Sophie Grills lives at Bulahdelah looks like every other four-year-old girl, with her infectious smile and short dark hair.
But Sophie’s smile hides a battle with a rare form of cancer known as Pineoblastoma, discovered when she was just two-years old.
Only seven people worldwide have this cancer, and Sophie is the only person in Australia.
The Bulahdelah toddler has endured numerous surgeries to remove a tumour, blood transfusions and ten months of chemotherapy.
With no known treatments, Sophie’s parents Robert and Rebecca were told to expect the worst.
“We thought we were going to lose her, she didn’t even know we were there,” Rebecca said.
“It was very hard telling Sophie’s four siblings their sister might not survive.”
Sophie and her family have since returned home, but extensive double doses of chemo have taken a destructive toll. Sophie’s muscles are incredibly weak, and she has to learn to walk and talk again.
Her ongoing treatment requires regular journeys to Sydney and three weekly trips to Taree.
Sophie’s treatment is not listed on the Pharmaceutical Benefits Scheme (PBS) so the family must pay for treatments themselves.
A report from Rare Cancers Australia (RCA) released in March, reveals rare cancers kill one child every four days making it the number one killer of Australian children.
CEO Richard Vines, said the impact of these neglected cancers on all Australians is simply devastating.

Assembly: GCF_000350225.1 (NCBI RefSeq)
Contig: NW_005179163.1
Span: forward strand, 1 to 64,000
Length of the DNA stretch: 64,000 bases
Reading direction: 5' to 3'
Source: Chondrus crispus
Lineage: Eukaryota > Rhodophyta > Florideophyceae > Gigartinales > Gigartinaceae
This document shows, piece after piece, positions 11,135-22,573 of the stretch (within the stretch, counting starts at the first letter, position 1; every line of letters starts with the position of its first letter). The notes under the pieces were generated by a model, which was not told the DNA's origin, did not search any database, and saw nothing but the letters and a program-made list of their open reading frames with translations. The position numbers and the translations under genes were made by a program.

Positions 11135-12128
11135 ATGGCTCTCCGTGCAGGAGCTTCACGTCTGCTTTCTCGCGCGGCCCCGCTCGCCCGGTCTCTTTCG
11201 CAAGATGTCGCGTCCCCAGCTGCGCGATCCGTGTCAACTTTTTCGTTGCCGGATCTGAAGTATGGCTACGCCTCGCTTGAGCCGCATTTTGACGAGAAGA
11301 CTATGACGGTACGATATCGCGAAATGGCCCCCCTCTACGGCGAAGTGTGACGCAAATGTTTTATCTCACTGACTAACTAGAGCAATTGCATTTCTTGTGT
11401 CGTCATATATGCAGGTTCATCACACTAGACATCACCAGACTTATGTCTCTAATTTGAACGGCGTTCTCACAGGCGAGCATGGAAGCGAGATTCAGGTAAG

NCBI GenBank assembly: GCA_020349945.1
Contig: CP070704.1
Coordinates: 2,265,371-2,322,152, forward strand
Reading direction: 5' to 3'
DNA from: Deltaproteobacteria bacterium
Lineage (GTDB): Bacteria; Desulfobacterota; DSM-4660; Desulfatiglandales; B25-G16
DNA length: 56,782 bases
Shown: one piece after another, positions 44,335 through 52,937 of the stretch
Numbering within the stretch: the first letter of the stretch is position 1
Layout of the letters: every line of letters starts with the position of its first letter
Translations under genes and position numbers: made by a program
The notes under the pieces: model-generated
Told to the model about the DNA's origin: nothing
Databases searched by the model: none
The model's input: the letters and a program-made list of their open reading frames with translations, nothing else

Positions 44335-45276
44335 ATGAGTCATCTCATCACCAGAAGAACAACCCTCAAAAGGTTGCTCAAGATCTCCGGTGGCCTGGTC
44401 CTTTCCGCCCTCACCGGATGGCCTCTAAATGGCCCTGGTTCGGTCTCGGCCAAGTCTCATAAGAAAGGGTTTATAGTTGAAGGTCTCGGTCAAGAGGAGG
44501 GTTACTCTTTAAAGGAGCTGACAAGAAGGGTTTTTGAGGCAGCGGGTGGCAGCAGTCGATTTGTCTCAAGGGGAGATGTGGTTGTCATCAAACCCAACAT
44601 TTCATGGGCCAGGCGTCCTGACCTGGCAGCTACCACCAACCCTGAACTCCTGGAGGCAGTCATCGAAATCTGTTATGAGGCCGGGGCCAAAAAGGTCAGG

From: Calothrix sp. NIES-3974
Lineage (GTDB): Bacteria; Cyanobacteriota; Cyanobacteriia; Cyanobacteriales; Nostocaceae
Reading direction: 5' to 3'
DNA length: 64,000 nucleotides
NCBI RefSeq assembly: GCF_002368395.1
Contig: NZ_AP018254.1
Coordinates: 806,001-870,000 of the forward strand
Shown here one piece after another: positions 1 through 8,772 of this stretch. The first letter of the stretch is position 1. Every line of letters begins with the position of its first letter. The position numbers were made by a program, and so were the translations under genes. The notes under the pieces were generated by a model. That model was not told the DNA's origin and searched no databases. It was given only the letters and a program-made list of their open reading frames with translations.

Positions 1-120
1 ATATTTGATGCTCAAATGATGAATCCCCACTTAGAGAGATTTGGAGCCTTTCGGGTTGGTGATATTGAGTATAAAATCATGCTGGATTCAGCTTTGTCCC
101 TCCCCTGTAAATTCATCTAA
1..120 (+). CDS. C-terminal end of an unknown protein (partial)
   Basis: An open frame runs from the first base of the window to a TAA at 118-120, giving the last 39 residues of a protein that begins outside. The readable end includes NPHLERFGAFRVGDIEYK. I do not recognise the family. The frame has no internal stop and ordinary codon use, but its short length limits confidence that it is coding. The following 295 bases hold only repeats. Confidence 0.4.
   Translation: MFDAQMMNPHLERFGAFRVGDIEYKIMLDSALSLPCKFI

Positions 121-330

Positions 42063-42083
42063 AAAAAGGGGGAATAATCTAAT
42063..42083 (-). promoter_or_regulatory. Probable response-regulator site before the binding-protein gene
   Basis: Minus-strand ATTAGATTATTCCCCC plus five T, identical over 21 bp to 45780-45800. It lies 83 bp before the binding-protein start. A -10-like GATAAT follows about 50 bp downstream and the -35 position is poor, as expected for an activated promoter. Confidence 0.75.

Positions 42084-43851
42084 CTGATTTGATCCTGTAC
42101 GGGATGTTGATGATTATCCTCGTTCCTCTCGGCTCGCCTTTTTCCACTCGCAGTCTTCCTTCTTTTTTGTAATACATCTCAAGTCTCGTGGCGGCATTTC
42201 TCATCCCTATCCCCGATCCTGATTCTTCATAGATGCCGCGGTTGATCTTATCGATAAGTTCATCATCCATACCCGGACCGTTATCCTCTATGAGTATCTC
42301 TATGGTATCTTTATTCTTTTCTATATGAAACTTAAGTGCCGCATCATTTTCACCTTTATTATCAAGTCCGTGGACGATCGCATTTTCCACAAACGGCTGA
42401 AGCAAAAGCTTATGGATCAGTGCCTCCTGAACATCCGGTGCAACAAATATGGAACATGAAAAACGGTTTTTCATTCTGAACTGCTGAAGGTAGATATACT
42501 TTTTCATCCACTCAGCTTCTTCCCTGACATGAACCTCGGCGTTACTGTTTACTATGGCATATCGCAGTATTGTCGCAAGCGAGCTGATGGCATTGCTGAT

“Every day young Australians are randomly selected to fight a life threatening battle against a relentless foe,” Mr Vines said.
“While the impact of rare and less common cancers on our young is tragic, it gets worse as the population ages.”
Rare cancers strike down one young Gen Y Australian (aged 20-39) and take the lives of nearly 10 Gen X Australians (aged 40-59) every day.
With the lack of funding into these cancers, families like Sophie’s struggle to afford treatments.
With only four new medicines approved for solid rare cancers compared with more than 55 for common cancers, RCA are calling on the government to increase funding into treatment and research.
For Rebecca and Robert, their hope for the future is to give Sophie the best care they possibly can.
A fundraising campaign has been created, with all donations going towards the cost of Sophie’s treatment.
To read more about Sophie’s courageous story or make a donation and help improve the quality of her life, visit the Sick or Treat website at http://www.sickortreat.org.au/campaign/2026/helping-sophie
By Daniel SAHYOUN